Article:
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Group aims to scrap FCC's emergency communications network plan

Wants wireless network to be run by public safety organizations, without a commerical partner

By PoliceOne Staff

Public safety groups are working to scrap an FCC plan that would give police and firefighters a nationwide wireless communications network.

That’s not to say they don’t want the airwaves; they do. What they oppose are the specifics of the plan, which would auction off the proposed network to a commercial wireless carrier that would then help to build and operate it alongside law enforcement.

The Public Safety Alliance has launched an advertising campaign aimed at persuading Congress to instead add the airwaves to a spectrum that its members already control. That way police and fire departments could operate without a commercial partner.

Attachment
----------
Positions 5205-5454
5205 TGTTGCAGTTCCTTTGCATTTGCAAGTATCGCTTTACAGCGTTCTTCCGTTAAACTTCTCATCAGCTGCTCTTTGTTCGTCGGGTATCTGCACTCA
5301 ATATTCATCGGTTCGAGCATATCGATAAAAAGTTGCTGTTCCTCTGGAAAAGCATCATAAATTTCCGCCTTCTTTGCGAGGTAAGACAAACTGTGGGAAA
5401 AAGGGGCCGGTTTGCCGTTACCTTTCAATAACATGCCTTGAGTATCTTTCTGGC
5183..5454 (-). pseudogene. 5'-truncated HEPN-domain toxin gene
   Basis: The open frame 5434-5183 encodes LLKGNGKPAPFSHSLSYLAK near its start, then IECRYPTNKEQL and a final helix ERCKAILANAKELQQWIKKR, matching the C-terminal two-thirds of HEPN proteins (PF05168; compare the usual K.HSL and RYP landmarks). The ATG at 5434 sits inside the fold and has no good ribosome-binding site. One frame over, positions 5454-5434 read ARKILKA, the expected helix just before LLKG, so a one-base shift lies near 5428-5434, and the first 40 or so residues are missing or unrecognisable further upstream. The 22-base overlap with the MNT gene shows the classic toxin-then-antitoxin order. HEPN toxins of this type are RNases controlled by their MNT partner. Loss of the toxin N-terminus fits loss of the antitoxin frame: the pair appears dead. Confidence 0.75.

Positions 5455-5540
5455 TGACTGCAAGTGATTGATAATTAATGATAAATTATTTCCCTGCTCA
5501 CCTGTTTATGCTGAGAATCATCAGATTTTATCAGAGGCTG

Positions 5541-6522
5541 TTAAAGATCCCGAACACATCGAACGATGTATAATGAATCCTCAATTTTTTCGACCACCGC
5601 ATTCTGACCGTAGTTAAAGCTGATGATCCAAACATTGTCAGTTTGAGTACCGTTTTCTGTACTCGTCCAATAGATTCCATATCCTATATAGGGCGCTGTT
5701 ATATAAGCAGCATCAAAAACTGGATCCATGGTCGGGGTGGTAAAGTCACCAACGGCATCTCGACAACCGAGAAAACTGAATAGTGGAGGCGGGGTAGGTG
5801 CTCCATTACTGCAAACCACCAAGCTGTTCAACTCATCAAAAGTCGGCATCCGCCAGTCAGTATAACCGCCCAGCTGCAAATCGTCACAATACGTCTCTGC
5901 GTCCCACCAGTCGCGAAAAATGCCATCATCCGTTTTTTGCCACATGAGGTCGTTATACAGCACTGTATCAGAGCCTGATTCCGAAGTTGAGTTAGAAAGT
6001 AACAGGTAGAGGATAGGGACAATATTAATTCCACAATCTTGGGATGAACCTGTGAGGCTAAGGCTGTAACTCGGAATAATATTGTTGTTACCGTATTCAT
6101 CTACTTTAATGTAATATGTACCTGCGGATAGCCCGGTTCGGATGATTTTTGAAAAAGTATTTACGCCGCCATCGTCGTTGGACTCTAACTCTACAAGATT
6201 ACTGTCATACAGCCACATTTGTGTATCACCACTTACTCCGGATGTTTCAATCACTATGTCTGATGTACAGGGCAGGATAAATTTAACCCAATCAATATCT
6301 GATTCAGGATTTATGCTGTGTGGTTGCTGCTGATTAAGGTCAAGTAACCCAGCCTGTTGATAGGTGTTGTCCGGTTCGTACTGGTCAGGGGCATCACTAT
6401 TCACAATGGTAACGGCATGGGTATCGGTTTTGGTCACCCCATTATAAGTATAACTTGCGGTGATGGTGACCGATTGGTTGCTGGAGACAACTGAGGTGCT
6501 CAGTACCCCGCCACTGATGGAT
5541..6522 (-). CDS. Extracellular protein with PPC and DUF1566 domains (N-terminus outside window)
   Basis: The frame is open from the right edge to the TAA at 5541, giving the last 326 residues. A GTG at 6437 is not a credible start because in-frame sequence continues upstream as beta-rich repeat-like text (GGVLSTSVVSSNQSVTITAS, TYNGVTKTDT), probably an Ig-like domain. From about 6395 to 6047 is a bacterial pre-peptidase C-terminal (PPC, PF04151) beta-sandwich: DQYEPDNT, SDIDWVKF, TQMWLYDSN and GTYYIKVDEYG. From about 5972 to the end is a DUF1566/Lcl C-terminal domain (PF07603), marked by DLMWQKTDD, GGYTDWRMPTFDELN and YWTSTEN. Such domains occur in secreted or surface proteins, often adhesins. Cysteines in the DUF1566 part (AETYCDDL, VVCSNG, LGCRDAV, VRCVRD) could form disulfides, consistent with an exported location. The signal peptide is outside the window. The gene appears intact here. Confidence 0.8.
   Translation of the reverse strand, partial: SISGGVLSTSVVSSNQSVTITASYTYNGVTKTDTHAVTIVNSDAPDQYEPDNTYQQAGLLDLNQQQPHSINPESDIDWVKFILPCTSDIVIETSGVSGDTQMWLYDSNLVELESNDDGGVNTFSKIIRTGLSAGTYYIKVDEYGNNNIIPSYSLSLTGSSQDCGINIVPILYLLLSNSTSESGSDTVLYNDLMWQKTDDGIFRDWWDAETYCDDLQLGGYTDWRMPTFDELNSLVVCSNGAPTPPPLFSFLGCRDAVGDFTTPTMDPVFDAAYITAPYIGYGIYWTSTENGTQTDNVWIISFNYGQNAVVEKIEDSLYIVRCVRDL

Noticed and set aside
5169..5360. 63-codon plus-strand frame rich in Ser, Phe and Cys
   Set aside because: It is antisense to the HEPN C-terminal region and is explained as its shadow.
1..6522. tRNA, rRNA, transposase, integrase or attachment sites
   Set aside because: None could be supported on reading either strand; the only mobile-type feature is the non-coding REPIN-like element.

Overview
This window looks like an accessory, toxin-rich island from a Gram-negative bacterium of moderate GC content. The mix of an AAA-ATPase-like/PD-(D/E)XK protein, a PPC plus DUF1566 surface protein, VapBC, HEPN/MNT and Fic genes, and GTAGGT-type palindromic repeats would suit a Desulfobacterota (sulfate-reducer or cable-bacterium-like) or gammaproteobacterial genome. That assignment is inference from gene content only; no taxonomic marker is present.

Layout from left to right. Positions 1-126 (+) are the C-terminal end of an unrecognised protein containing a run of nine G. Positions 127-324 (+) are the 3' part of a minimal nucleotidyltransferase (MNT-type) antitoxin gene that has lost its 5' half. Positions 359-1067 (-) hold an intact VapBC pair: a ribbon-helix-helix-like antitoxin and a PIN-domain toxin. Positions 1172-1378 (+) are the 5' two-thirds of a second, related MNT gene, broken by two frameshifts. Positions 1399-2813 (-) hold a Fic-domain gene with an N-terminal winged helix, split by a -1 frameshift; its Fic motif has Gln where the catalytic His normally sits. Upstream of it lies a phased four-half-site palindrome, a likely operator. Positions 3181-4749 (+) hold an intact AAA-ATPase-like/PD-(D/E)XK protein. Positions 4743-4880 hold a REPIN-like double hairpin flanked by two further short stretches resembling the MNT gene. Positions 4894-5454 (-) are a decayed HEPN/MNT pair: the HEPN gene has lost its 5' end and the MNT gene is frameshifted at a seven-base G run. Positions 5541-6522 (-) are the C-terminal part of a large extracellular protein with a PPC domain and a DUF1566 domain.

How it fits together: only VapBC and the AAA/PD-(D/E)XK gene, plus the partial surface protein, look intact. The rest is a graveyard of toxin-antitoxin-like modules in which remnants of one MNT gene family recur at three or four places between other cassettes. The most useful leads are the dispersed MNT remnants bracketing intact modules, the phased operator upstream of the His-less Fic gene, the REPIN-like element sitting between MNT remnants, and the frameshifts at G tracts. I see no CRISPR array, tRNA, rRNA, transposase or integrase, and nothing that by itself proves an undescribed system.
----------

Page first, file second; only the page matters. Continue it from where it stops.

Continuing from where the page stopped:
The issue has played out amid steady debate in the years following the Sept. 11, 2001 terrorist attacks, when Congress mandated a public safety communications network.

The estimated cost of the project is $6.5 billion and the FFC fears that without the aid of a corporate partner it could rise by $9 billion.

The FCC’s ultimate goal is to bring down the cost of public safety communications devices and allow law enforcement and first responders to communicate with greater ease. Rather than having to communicate using special devices that cost thousands of dollars, an officer could relay information quickly through his/her BlackBerry or iPhone.

Calls for the communications network heightened after Hurricane Katrina and the bridge collapse in Minneapolis, both of which revealed the lackluster communications abilities of emergency responders and law enforcement.

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